In a recent newsletter from the San Francisco Playhouse, Artistic Director Bill English provided some insight into what guides him in his choice of plays for production at the Playhouse and in the Sandbox Series. “After 13 seasons of head scratching,” he says, “I’ve settled on two major attributes a play must have to be selected: 1) A unique perspective, and 2) Characters who compel me to care about them.” The world premiere of Lila Rose Kaplan’s 1, 2, 3 – the latest production in the Sandbox Series – scores highly on both counts.
The plot, although fictional, is based on an actual set of circumstances. In the early 1980s, the members of a small American Marxist organization, known as the ‘Ohio 7’, were on the run from the FBI, and were ultimately convicted on charges of conspiracy in 1987. Prior to their imprisonment, though, they were forced to live ‘underground’, attempting to raise their children as normally as possible in a highly unusual situation.
In 1, 2, 3, Kaplan imagines what life must have been like for the children of these people. Her story revolves around three sisters, whose parents have been jailed for terrorism offenses. Each of the girls has been farmed out to a different foster home, and the play deals with the circumstances with which they have to contend during a difficult stage in their lives. Much of the action takes place in the diner where the three of them meet up regularly – each giving herself a new name, each trying desperately to establish her own identity, and each battling to cope with what life has thrown at them. They end up referring to each other as 1, 2 and 3.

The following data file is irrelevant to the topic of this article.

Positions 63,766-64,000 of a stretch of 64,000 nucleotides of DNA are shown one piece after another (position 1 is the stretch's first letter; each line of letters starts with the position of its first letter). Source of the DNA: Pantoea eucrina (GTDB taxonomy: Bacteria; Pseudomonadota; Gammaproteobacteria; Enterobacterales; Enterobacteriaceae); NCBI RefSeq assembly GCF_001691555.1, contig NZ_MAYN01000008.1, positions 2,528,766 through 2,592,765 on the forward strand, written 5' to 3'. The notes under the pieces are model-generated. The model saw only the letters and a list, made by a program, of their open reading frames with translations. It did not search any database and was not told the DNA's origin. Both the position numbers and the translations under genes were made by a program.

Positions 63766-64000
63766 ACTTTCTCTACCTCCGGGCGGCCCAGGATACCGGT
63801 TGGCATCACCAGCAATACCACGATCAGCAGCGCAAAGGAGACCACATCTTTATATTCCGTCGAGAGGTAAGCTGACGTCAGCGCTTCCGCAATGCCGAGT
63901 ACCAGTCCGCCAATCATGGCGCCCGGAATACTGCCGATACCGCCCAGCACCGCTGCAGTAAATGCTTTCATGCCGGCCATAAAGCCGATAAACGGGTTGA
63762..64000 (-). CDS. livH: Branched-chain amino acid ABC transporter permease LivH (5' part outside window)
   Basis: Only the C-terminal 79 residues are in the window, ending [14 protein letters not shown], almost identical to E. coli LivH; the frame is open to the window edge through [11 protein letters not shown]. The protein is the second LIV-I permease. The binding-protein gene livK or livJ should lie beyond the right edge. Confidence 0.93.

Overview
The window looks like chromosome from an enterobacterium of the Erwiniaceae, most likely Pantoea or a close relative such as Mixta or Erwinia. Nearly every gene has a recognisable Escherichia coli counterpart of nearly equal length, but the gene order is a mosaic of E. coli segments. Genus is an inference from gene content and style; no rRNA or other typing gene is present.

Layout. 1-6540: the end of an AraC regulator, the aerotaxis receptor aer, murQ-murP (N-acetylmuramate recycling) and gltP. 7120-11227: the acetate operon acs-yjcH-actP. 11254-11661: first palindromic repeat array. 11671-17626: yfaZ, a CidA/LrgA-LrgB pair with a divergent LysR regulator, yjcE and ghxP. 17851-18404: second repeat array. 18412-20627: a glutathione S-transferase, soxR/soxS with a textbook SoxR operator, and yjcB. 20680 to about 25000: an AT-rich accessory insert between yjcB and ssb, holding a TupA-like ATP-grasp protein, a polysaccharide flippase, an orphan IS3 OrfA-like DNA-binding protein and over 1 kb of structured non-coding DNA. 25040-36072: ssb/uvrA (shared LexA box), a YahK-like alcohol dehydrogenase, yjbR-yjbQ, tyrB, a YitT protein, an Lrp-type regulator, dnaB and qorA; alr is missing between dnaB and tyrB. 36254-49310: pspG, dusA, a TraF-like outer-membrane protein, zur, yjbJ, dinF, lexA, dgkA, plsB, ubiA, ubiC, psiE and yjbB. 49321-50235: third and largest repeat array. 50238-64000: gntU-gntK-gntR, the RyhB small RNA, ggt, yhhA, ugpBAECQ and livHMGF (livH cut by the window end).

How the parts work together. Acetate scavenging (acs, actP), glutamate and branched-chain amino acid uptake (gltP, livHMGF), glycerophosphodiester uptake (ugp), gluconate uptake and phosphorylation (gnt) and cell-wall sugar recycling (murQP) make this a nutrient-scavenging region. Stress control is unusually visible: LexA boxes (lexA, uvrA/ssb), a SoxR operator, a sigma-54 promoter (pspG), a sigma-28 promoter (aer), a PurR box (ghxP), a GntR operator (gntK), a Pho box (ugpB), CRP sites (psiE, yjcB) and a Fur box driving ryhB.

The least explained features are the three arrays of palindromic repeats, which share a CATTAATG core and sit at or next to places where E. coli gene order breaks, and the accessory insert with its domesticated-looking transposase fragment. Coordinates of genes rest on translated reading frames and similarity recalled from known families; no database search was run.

The eldest sister (played by Jessica Bates) is studious, and immerses herself in history. The middle one (Tristan Cunningham) only wants to dance, and the exuberant youngest sister (Devin Shacket) – who gets hold of her foster brother’s video camera – aims for a career in television. Jeremy Kahn plays Luke, who serves in the diner at weekends, and inevitably becomes involved in the lives of these highly unusual and intriguing sisters.
The play provides a fascinating – and often very funny – study of each of the girls’ characters, as they mature and develop, but the underlying tragedy of their situation is never completely submerged by the layer of practicality, humor and personal drive which each sister is determined to present to the world. Were this purely a work of fiction, one would be swept along by the laughs and the highly entertaining way in which the girls follow their chosen paths, but – with the realization that children actually found themselves in this sort of situation because of their parents’ ideology – the play has a strong element of poignancy.
As Director, Lauren English has done a grand job, drawing a fine performance from each of the players – from Jessica Bates’ desperate attempts to hold what remains of her family together, to Tristan Cunningham’s fierce determination for independence, Devin Shacket’s heartrending need to belong – and Jeremy Kahn’s endearing and thoroughly decent Luke who struggles to understand the respective mindsets of these three girls. There are also some marvelous dance routines from Cunningham and Kahn, choreographed by Sofia Ahmad.
Another Sandbox success for the San Francisco Playhouse!
1, 2, 3 runs at the Tides Theater, 533 Sutter Street, until September 5th. For tickets and further information, visit the San Francisco Playhouse website, or call the box office on 415 677 9596.